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    OneHorse's charger would have been a good choice for a LiPo battery, but this is a different chemistry. The MAX1551/5 chips stop charging at 4.2 V which is far above what a LiFePo4 battery would like (3.6 V).

  4. #4
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    No other opinions on this?

  5. #5
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    Hello,

    - 3.3V pin, cut VUSB:voltage might be too high when the battery is charged to 3.6 V since there's zero added voltage drop. ----> add a step up regulator 3,3V between
    - VIN pin, cut VUSB: There will be up to 0.6 V voltage drop (regulator plus diode). That doesn't sound good. ---> add a step up regulator 5V between, e.g.: https://eckstein-shop.de/Pololu-5V-S...regler-U1V11F5

    Hint: teensy 3.2 has no serial diode before LDO like teensy 3.5/3.6 (see reference on PJRC.COM)


    best regards
    und gutes Gelingen

  6. #6
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    I ordered the board mentioned in the first post and hooked it up to a Teensy 3.6 with VUSB cut. No regulator.

    My test sketch calculates Vdd by measuring the internal 1.2V reference and then extrapolating. So the measurement is not very accurate, but should give me a rough impression of what Vdd is. The sketch outputs 2000 mV dummy data to set the serial plotter's scale. Then the calculated Vdd is reported while the charger is not supplied with power. After timestep 110 I applied power to the charger and removed it again at about step 350.

    First I connected it to VIN, this is the result:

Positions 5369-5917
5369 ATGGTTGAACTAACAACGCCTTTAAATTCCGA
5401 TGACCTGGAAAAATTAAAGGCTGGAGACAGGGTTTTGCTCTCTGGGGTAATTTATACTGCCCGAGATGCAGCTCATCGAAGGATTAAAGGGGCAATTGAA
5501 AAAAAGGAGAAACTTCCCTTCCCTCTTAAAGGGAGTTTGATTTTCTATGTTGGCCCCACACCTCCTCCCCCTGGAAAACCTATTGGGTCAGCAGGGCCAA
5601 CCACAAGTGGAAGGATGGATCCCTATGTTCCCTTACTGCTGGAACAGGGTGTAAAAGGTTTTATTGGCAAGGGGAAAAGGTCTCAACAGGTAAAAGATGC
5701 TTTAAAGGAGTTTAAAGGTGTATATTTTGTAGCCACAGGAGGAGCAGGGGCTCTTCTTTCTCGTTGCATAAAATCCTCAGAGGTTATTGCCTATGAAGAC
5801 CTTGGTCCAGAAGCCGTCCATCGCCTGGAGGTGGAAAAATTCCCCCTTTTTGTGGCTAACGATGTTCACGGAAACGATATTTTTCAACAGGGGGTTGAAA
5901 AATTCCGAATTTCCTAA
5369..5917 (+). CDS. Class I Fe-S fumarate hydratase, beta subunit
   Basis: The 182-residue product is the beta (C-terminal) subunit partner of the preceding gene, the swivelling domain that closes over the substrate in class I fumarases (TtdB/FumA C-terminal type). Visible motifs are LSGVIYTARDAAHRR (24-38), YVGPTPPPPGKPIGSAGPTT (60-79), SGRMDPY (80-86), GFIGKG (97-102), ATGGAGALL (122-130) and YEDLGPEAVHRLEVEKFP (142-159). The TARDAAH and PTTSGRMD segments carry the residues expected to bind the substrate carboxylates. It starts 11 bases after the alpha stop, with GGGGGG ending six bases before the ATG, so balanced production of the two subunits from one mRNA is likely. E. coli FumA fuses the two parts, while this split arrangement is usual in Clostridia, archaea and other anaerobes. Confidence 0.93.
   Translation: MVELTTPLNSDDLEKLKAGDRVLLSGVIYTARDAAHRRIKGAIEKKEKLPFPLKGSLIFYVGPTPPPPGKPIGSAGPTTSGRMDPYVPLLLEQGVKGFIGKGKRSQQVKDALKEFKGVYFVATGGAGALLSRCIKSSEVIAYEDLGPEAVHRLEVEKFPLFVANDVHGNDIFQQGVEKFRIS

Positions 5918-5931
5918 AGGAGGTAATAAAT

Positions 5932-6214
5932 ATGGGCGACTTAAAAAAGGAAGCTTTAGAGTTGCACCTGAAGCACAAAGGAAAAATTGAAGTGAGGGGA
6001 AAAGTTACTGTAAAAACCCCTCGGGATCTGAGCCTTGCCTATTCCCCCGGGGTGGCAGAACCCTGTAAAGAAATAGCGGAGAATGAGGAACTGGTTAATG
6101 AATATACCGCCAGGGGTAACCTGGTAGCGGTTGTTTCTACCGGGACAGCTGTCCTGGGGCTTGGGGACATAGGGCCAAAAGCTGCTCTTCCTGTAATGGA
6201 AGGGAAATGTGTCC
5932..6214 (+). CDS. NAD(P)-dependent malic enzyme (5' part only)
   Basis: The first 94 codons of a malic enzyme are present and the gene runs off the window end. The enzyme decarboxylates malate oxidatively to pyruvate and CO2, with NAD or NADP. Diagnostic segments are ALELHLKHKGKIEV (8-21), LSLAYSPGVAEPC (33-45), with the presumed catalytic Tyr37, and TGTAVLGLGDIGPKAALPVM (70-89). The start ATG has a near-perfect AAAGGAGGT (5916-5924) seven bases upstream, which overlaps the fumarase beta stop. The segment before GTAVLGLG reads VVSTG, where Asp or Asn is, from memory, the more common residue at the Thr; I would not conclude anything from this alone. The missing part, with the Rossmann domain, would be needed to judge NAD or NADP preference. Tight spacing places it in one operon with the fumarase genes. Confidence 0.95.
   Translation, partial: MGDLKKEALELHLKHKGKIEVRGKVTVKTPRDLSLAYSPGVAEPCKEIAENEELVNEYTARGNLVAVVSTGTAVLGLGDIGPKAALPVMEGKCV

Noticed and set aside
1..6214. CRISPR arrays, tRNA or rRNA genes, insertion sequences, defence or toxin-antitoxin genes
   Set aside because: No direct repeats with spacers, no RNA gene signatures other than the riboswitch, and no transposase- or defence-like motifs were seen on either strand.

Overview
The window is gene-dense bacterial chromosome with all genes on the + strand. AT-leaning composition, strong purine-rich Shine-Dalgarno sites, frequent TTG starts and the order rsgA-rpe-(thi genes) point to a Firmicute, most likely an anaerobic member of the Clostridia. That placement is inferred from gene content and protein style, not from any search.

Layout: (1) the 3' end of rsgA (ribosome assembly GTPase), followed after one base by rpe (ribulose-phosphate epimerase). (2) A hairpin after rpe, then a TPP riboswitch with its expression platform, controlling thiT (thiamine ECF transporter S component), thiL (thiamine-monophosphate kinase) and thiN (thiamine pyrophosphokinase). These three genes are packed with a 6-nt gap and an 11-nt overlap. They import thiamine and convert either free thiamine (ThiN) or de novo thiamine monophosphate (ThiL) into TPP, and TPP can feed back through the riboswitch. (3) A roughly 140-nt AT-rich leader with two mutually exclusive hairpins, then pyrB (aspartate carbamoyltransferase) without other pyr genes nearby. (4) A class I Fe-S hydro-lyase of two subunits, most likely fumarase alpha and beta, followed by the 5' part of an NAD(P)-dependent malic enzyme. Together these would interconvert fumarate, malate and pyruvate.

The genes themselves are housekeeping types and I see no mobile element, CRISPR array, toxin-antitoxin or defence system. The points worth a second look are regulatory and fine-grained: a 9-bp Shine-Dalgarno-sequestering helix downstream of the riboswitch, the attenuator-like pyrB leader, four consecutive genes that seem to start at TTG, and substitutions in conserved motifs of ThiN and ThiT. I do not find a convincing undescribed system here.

Click image for larger version. 

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    A bit on the low side since the voltage drops over the Teensy's on-board diode and voltage regulator. Also not very smooth.

    Now when connected to the 3.3 V pin:
    Click image for larger version. 

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    Now it shows the actual battery voltage and the plot is a lot smoother (note: it's also scaled differently).

    I will probably give this a go again with regulators as suggested by larry_berlin.

  7. #7
    I'm looking to do something similar. Here's what I've already ordered. My question is can I connect the output from the step-up/step-down regulator to 3.3v pin on the teensy 3.6? Is there a different pin I should use?

    Battery: https://www.adafruit.com/product/2011
    Charger: https://www.adafruit.com/product/1904
    Step Up/Down Regulator: https://www.pololu.com/product/2122

  8. #8
    Here's the schematic for what I use to run a Teensy and a bunch of other chips off of a single 3.7V LiFePo4. It's the TPS61202, a Texas Instruments boost converter. With it, the battery can go as low as a .3 volts (yes, really), and it puts out a rock solid 5V. It also has a programmable undervoltage lockout (UVLO) where it stops regulating, in order to protect the battery. You can also get a 3.3V output version: the TPS61201. The only downside is that the chip package is about 3x3mm, with 10 pins and a thermal pad, so break out your stereo microscope.

    If this chip does not work for you, there are literally hundreds of battery managment IC's out there.

    Click image for larger version. 

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    Edit: Sparkfun has one of these on a 'dev board'.
    Last edited by Daniel-J; 11-02-2017 at 03:51 AM.